The COVID-19 pandemic in Croatia is part of the worldwide pandemic of coronavirus disease 2019 (COVID-19) caused by severe acute respiratory syndrome coronavirus 2 (SARS-CoV-2). The first case in the Republic of Croatia was reported in Zagreb on 25 February, when a patient who had come from Italy was tested positive. On the same day, the second case related to the first one was confirmed. In March 2020, a cluster of cases were reported in numerous Croatian cities. On 12 March, the first recovery was reported, and on 18 March, the first death from the virus was confirmed.
Concerns over the virus began as soon as it began its rapid rise in China and its effects on the international scale became clear. Concerns were raised about the increased probability of the virus entering Croatia because of the number of Chinese workers working on Pelješac Bridge. Some of the institutions in Croatia preemptively reacted to the potential threat.
The airports in Croatia were prepared and they started going through passive measures and being vigilant. The Ministry of Health warned those travelling to China to avoid sick people, animals, and markets, not to eat any raw or semi-cooked animals, and to wash their hands often and to notify their doctor of their plans to travel to China.
After relieving Milan Kujundžić from the position of Health Minister, on 31 January, Vili Beroš was confirmed as the new Health Minister by the Croatian Parliament.Prime MinisterAndrej Plenković cited the coronavirus problem as one of the reasons for the change. Beroš held a meeting with the Ministry's Crisis Headquarters on his first day regarding the coronavirus epidemic. On the same day, the Ministry announced the formation of a National Crisis Headquarters for the coronavirus pandemic.
Beroš adopted a decision to establish a quarantine unit at the Hospital for Infectious Diseases "Dr. Fran Mihaljević" in Zagreb on 21 February, for suspected or confirmed infected persons with coronavirus. A Croatian citizen who spent time on the Diamond Princess cruise ship was quarantined in that unit on the following day. He had no symptoms, but was placed in a 14-day quarantine as a precautionary measure. Plenković said that the Crisis Headquarters will meet on a daily basis and that the Government will take any measure necessary to prevent the spread of the coronavirus.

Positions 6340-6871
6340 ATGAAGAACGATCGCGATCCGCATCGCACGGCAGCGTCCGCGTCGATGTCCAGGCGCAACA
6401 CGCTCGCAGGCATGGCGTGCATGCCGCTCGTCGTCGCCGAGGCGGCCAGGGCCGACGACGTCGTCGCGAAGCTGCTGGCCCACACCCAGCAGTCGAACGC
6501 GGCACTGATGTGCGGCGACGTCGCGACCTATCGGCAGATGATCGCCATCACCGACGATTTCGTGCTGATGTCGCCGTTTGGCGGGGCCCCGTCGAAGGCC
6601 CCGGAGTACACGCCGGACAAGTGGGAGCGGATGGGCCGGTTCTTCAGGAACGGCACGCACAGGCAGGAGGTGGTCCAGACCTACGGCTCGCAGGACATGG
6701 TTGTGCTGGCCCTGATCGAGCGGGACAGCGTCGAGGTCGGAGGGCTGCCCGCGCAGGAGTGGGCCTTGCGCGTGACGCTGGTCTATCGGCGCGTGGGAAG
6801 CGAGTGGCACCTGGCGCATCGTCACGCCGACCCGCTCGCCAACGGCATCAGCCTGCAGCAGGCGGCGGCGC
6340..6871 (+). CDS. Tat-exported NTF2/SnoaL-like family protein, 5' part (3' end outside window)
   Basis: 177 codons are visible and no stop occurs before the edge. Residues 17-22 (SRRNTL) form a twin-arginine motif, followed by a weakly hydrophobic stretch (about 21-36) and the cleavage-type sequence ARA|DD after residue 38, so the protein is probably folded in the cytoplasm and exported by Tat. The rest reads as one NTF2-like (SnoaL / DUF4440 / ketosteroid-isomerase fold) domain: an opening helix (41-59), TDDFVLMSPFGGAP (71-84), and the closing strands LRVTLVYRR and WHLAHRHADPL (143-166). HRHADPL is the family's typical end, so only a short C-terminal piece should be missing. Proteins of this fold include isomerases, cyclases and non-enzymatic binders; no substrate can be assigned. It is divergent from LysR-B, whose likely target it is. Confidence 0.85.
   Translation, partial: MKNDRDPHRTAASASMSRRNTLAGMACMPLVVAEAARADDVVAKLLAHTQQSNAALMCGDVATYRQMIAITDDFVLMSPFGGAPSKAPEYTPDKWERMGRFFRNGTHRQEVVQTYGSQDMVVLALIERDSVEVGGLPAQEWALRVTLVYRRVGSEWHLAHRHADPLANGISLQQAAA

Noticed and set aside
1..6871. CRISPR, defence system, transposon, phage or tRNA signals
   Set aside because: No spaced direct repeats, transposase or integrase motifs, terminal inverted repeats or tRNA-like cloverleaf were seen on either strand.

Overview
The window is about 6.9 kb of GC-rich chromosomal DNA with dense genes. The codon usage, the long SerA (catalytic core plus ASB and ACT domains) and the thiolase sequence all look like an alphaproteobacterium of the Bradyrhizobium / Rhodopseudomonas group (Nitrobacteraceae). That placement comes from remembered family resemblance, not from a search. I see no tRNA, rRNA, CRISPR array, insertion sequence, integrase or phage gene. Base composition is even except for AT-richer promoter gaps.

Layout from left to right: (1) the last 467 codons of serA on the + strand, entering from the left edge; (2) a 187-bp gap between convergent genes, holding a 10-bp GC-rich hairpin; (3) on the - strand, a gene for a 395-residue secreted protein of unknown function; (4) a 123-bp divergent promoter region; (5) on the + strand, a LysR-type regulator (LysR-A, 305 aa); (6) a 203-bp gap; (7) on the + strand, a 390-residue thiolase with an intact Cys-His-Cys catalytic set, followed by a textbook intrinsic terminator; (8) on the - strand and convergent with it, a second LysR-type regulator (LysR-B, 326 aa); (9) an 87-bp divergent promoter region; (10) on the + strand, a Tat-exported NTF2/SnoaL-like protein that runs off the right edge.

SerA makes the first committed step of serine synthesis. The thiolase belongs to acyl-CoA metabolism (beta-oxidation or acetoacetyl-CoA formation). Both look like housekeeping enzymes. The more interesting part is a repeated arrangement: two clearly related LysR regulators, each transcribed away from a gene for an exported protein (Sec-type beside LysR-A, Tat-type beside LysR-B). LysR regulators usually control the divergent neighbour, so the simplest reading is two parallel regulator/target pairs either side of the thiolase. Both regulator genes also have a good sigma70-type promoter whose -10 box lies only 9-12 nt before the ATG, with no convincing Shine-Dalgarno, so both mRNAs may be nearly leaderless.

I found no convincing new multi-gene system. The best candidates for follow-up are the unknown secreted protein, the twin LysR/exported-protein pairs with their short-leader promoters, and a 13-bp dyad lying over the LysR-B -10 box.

On 19 March, the number of recorded cases surpassed 100. On 21 March, it surpassed 200. On 25 March, it surpassed 400. On 31 March, it surpassed 800. On 12 April, it surpassed 1,600. On 14 April, the number of active cases reached its peak of 1,258. On 28 April, the number of active cases dropped below 800. On 7 May, it dropped below 400. On 17 May, it dropped below 200. On 26 May, it dropped below 100. On 3 June, it dropped below 50. However, on 20 June, the number of active cases hit 50 again, surpassing it the next day. On 23 June, it surpassed 100 again. On 25 June, it surpassed 200 again. On 28 June, it surpassed 400 again. On 5 July, it surpassed 800 again. On 6 July, the number of recorded cases surpassed 3,200. On 15 August, the number of recorded cases surpassed 6,400. On 5 September, the number of active cases reached the new peak of 2,771. On 10 September, the number of recorded cases surpassed 12,800. On 19 October, the number of recorded cases surpassed 25,600. On 1 November, the number of recorded cases surpassed 51,200. On 22 November, the number of recorded cases surpassed 102,400. On 12 December, the number of active cases reached the new peak of 25,270. On 27 December, the number of recorded cases surpassed 204,800.